United States health officials are highlighting a type of food poisoning that is going unreported these days. It involves predatory fish that swim in tropical waters, such as barracuda and grouper. If you eat these fish regularly, you are at risk of “ciguatera poisoning.”
Toxins called “CTX” build up naturally in many coral reef fish, such as surgeonfish, amberjack, and snapper. The problem is that small fish eat microalgae that might have CTX on their surface. As the bigger fish eat the smaller fish, the level of toxins grows.
When we eat such fish, the CTX can cause ciguatera poisoning. The toxins can’t be detected by color, smell or taste. They can survive even after a fish is cooked. Experts say up to 90% of people who eat a toxic fish will suffer an “attack,” generally of vomiting, diarrhea and nausea. Other symptoms could include trouble walking, tooth pain, weakness, and the bizarre “reverse temperature sensation,” (when something cold feels hot to you).
Symptoms hit six to 48 hours after eating the fish, and can last for months afterward.
The Centers for Disease Control and Prevention (CDC) says this is a highly underreported illness, with as little as 10% of cases being diagnosed properly. In Florida, where big-game fish is consumed more frequently, 68% of doctors can diagnose this correctly. The more you move inland, the less a family doctor will recognize this toxic poisoning.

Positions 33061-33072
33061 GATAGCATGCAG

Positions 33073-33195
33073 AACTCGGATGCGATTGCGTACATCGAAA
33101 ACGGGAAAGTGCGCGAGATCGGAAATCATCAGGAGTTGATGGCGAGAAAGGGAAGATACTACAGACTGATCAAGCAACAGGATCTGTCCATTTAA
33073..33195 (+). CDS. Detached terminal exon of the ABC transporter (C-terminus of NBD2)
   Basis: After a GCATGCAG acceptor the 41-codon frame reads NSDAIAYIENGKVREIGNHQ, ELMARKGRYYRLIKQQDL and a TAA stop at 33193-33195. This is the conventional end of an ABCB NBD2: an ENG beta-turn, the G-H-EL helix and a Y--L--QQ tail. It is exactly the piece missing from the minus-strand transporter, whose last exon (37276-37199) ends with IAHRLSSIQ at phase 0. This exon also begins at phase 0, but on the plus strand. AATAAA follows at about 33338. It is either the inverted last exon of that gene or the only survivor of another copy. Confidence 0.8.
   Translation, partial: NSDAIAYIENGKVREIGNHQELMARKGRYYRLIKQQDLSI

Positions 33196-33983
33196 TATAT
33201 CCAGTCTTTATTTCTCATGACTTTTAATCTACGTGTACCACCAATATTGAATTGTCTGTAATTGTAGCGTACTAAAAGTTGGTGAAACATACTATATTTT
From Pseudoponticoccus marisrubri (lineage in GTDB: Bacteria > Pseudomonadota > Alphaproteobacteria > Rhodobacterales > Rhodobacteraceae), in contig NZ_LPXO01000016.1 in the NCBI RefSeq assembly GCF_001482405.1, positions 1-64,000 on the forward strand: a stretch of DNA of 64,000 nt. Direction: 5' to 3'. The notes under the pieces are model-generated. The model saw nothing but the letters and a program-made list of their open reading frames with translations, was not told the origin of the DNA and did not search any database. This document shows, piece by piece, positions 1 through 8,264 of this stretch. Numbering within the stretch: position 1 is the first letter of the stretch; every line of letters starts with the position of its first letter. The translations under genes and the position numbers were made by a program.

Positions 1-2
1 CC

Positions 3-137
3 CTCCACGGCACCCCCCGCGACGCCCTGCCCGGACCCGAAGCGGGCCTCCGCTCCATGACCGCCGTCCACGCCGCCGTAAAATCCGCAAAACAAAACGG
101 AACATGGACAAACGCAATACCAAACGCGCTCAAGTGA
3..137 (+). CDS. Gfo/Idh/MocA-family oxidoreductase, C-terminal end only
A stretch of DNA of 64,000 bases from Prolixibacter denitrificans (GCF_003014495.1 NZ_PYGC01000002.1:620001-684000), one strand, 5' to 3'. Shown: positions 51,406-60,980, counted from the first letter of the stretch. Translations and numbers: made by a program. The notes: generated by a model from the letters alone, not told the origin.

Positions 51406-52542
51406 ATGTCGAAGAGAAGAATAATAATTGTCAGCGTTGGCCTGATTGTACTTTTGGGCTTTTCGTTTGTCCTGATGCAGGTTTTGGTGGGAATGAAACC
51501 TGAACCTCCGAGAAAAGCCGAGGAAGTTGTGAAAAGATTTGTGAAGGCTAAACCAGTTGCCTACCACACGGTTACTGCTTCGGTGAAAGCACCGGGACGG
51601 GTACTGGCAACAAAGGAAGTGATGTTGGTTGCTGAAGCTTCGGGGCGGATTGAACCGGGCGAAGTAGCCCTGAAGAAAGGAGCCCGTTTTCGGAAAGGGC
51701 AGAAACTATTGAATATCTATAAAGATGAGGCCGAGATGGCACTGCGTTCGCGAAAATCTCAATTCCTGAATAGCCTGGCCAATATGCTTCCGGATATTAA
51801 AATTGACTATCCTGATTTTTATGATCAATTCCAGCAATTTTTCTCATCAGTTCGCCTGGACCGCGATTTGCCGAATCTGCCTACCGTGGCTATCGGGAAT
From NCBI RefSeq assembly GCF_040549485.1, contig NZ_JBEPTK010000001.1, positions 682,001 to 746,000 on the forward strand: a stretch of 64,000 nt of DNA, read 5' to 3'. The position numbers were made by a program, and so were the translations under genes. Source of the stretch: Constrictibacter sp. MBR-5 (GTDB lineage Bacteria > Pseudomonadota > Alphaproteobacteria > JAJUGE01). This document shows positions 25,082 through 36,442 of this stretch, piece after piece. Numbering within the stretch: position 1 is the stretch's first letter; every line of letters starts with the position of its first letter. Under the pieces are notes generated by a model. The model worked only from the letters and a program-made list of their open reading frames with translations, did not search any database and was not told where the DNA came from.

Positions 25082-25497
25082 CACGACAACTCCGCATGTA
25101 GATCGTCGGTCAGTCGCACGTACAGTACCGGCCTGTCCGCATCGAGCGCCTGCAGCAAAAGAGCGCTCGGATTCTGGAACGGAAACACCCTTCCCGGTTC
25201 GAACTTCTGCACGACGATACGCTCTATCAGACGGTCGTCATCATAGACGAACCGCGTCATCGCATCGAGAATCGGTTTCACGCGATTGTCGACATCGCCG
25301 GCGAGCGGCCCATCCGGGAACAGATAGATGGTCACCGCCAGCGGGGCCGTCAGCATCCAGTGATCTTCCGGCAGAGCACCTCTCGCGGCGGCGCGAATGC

Between August 2010 and July 2011, the CDC reported a sharp spike in the number of cases of ciguatera poisoning, affecting a total of 28 people. That’s more than the number of ciguatera poisoning cases in the last 10 years combined.
This illness can disrupt your life: one New York man who was very physically active then had trouble walking for months after suffering from ciguatera poisoning.
It’s hard for consumers to be vigilant because, often, fish is not labeled correctly. The CDC says that up to one-quarter of all seafood products are mislabeled. In retail stores and restaurants in New York, New Jersey, and Connecticut, over 20% of 190 types of fish were mislabeled, incompletely labeled, or misidentified by employees.
There is no way to test fish for these toxins before they are sold. These fish don’t look different so you wouldn’t know it. Frankly, in my opinion, with all the fish available to be eaten in a sustainable fashion, it is unwise to choose large predatory fish at all, including marlin, orange roughy, and, of course, shark.
Source(s) for Today’s Article:
“Ciguatera Fish Poisoning—New York City, 2010-2011,” Morbidity and Mortality Weekly Report (MMWR) February 1, 2013.